FlashForward– After a bit of a lull following the series premiere, the show has really picked up steam again. The last few weeks have been some of the best episodes yet and they call into question everything that’s been revealed so far. And then call that into question. A few, interesting twists have come into play now and you can’t help but wonder what everyone is going to do as conspiracies and cover ups seem to multiply and desperation leads to some pretty crazy behavior.

V– Also on the upsetting news of the week, I did not realize that V would only be airing four episodes before going on hiatus until March. That’s pretty lame. The show’s second episode was just as good as the first (which says something about the show since I’ve found that most Sci Fi has a great pilot and a weak follow up). I have no idea what will be filling the time slot during the months off, but I really wish the networks would stop doing that.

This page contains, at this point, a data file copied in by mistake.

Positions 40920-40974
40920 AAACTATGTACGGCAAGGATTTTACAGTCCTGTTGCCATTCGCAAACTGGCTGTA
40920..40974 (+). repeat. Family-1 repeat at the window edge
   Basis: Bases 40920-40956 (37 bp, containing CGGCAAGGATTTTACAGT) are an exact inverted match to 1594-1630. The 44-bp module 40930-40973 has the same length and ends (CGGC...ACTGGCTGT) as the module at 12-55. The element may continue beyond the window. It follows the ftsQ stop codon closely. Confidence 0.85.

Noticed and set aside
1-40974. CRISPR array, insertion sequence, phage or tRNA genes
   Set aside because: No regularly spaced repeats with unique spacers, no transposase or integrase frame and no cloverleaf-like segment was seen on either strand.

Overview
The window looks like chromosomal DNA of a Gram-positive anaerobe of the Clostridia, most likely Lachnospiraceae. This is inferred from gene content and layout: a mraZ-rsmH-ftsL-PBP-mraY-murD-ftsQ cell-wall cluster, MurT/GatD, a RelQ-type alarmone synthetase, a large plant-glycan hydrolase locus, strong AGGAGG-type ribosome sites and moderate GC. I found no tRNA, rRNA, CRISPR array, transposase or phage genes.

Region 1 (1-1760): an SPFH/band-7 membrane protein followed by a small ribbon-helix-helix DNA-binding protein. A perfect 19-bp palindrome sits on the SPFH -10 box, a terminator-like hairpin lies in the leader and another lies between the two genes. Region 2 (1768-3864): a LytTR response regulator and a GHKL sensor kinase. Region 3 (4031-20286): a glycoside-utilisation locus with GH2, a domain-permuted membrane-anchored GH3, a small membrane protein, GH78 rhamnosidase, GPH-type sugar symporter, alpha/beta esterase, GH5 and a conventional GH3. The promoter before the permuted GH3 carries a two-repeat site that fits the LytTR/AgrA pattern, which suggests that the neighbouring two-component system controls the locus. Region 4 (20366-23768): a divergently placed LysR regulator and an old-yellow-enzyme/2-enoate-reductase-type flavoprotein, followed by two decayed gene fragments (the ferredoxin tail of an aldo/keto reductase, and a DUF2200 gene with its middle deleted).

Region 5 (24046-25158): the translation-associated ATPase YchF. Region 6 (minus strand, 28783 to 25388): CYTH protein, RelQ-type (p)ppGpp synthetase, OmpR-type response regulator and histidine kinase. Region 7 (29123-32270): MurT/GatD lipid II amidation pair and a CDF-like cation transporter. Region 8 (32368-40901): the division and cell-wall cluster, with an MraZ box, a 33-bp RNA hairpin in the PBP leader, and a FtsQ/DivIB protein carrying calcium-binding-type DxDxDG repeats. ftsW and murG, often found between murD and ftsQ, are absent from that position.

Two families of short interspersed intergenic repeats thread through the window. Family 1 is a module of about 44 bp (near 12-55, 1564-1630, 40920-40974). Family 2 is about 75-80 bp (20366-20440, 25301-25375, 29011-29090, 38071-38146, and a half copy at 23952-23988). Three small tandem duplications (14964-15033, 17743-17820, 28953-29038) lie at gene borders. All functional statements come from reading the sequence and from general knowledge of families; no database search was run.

Smallville– On the good news, this series has really improved from the last few years and it’s showing in the ratings. Despite being in its ninth season and on a Friday, the show has actually seen increases every week in its viewership. Perhaps everyone is just glad to be rid of Lana Lang for good or they like the playing with Lois Lane. Either way, the plots are better. Lex Luthor is gone for now which is actually fine by me. We looked into Oliver’s story more. Chloe has proven herself to be more interesting than ever before. Lois is just kind of crazy but entertaining. Sadly, Clark continues to be somewhat dull. There’s only so much entertainment to be had from a guy whose entire storyline revolves around “being the perfect hero.”

Ugly Betty– Another show that has become more interesting than before. It takes a look at dealing with grief, poor self esteem, jealousy, being gay in high school, what a mother would do for her daughter…In other words, real issues instead of just scheming against each other which, while interesting in Gossip Girl, isn’t suited for this show as much. Not to say some scheming isn’t good. I just don’t think in this show that should be the entire story. I think also the dad’s story about being wanted in Mexico or wherever just wasn’t as interesting as Justin learning to deal with being in high school.